Getting the server going might take a while, but don’t worry; you’ll have your server up and running in a few minutes. While we wait for the server to finalize, we can create our project in the second step.
Step 2: Create an index.html File
For this example, we’re going to create a project from scratch where we make a simple app that we can use to fetch the balances of our users’ accounts. So, we can begin by creating a completely new project, and the first file that we’re going to add is ”index.html”.
This file will contain all the HTML code of our application, such as a ”Login” button. To begin, we’re only going to copy some boilerplate code that you can find on the Moralis GitHub page, and it will look something like this:
Step 3: Create a main.js File
First of all, we’ll fetch both the application ID and the server URL from the server you created in the first step. To acquire this information, we need to find our way back to the Moralis admin panel and go to the ”Servers” tab. Then, all we need to do is click the ”View Details” button, which will provide us with the necessary information that contains both the application ID and server URL. So, all we need to do here is copy and paste both elements into our code.
Furthermore, we’re going to make a few additional modifications to the code. To start off, we are, between the “try” and “catch” statements for the login function, going to add a line just below ”try” to check if there is a user currently logged in. Below this, we add an “if” statement that checks if a user isn’t logged in. If this is the case, the code will trigger the ”authenticate()” function.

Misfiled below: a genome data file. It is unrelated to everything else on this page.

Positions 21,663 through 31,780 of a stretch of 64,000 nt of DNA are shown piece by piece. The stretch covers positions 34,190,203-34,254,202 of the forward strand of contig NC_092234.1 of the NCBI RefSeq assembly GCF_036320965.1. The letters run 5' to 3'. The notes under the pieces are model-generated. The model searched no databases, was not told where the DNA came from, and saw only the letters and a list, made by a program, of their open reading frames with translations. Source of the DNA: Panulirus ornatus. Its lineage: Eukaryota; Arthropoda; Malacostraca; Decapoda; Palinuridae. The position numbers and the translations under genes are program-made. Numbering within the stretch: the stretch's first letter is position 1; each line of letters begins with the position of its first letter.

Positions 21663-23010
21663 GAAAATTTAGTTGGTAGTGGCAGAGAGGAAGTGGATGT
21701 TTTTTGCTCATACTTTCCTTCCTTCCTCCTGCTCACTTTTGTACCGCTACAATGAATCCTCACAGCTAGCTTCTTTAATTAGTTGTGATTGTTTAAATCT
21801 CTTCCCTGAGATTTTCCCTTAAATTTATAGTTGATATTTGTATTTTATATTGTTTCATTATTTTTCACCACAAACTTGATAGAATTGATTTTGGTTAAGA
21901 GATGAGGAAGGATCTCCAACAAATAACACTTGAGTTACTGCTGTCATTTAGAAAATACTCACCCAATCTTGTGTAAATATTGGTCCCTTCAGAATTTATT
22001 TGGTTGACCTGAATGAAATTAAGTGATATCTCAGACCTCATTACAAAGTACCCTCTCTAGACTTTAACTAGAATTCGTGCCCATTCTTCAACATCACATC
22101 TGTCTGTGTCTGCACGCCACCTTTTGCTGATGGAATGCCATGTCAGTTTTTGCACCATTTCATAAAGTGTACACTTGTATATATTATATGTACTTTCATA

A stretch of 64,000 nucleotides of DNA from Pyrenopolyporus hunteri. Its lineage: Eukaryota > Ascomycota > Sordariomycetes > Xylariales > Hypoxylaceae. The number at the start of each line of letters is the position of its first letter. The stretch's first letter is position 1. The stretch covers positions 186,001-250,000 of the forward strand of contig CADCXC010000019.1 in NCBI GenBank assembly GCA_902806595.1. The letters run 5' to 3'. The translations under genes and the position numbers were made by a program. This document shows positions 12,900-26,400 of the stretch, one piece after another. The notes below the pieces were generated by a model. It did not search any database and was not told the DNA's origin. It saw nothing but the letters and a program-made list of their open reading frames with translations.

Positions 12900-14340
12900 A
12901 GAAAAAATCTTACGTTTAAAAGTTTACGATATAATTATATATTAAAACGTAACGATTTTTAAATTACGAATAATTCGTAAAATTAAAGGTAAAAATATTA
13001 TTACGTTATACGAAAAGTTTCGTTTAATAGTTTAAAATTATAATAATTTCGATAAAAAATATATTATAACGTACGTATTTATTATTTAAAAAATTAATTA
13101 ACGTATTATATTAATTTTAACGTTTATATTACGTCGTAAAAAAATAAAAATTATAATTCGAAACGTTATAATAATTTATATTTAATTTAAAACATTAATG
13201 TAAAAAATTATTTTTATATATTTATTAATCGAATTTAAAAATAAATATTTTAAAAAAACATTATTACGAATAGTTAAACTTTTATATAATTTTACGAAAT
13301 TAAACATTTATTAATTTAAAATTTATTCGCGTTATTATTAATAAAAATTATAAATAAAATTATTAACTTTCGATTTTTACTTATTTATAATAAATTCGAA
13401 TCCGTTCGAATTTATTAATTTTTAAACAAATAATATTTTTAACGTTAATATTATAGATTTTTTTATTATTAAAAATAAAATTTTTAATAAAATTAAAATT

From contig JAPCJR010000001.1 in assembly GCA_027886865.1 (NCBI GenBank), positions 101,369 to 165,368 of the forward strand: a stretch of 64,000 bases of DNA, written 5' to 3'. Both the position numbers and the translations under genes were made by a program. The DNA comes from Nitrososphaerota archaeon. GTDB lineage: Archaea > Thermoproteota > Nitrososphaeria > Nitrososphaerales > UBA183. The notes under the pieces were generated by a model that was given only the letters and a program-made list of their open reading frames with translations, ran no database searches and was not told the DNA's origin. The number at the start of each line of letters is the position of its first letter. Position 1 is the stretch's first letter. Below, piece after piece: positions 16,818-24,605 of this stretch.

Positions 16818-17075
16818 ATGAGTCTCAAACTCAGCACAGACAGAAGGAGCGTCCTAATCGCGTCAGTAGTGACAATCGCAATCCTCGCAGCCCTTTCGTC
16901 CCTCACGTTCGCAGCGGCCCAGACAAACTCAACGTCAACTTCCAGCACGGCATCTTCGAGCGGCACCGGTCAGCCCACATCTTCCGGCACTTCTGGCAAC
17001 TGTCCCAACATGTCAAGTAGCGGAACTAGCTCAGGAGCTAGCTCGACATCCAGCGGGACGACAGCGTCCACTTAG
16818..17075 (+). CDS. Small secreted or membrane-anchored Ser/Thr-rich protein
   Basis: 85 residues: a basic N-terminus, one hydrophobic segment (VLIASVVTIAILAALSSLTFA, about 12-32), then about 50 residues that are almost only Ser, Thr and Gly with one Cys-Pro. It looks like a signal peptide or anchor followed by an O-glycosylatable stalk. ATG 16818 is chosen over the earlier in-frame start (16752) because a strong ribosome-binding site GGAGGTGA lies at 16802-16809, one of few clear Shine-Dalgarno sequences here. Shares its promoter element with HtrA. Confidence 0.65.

Below the “if” statement, once we know that someone is logged in, we fetch the balances by calling the ”getAllERC20()” function. Just underneath this line, we log the variable ”balances” to the console, which simply provides us with the user balance.
Finally, we’re going to remove the ”onclick” at the bottom of the code and simply call the ”login()” function. This will provide us with the following code after the modifications:
Step 4: Test the App with a Web Server
Now, with the proper code at hand, all we need to do is test if the application is working. To do so, we’re going to need a web server. There are a number of ways in which you can acquire a web server, but we’re using a plugin for Visual Studio Code. However, you can also make a Google search for ”Python Web Server”, and you’ll be able to set one up quite easily.
Since we’re using the plugin for our IDE (Integrated Development Environment), we can simply click on ”Go Live” to test the application. The application that we just created will look something like this: